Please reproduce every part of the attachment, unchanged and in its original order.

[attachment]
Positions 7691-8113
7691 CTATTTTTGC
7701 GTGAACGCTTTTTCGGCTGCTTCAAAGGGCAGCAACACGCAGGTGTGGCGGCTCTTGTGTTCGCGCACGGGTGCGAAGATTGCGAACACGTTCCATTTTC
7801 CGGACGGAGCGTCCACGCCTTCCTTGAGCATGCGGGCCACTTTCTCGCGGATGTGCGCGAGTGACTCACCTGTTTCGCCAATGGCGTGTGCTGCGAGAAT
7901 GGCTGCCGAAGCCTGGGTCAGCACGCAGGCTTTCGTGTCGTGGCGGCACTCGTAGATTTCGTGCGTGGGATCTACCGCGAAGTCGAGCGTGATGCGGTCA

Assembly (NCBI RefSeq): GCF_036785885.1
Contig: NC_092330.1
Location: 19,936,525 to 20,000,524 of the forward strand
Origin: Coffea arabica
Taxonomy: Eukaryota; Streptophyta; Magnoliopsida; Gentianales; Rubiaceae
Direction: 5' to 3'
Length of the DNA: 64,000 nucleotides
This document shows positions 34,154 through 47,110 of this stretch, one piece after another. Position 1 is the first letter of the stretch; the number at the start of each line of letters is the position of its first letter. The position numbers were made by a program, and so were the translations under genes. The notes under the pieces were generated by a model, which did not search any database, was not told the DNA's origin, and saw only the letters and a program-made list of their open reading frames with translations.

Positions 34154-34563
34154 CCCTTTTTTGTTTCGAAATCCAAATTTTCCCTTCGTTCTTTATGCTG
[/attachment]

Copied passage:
Positions 7691-8113
7691 CTATTTTTGC
7701 GTGAACGCTTTTTCGGCTGCTTCAAAGGGCAGCAACACGCAGGTGTGGCGGCTCTTGTGTTCGCGCACGGGTGCGAAGATTGCGAACACGTTCCATTTTC
7801 CGGACGGAGCGTCCACGCCTTCCTTGAGCATGCGGGCCACTTTCTCGCGGATGTGCGCGAGTGACTCACCTGTTTCGCCAATGGCGTGTGCTGCGAGAAT
7901 GGCTGCCGAAGCCTGGGTCAGCACGCAGGCTTTCGTGTCGTGGCGGCACTCGTAGATTTCGTGCGTGGGATCTACCGCGAAGTCGAGCGTGATGCGGTCA

Assembly (NCBI RefSeq): GCF_036785885.1
Contig: NC_092330.1
Location: 19,936,525 to 20,000,524 of the forward strand
Origin: Coffea arabica
Taxonomy: Eukaryota; Streptophyta; Magnoliopsida; Gentianales; Rubiaceae
Direction: 5' to 3'
Length of the DNA: 64,000 nucleotides
This document shows positions 34,154 through 47,110 of this stretch, one piece after another. Position 1 is the first letter of the stretch; the number at the start of each line of letters is the position of its first letter. The position numbers were made by a program, and so were the translations under genes. The notes under the pieces were generated by a model, which did not search any database, was not told the DNA's origin, and saw only the letters and a program-made list of their open reading frames with translations.

Positions 34154-34563
34154 CCCTTTTTTGTTTCGAAATCCAAATTTTCCCTTCGTTCTTTATGCTG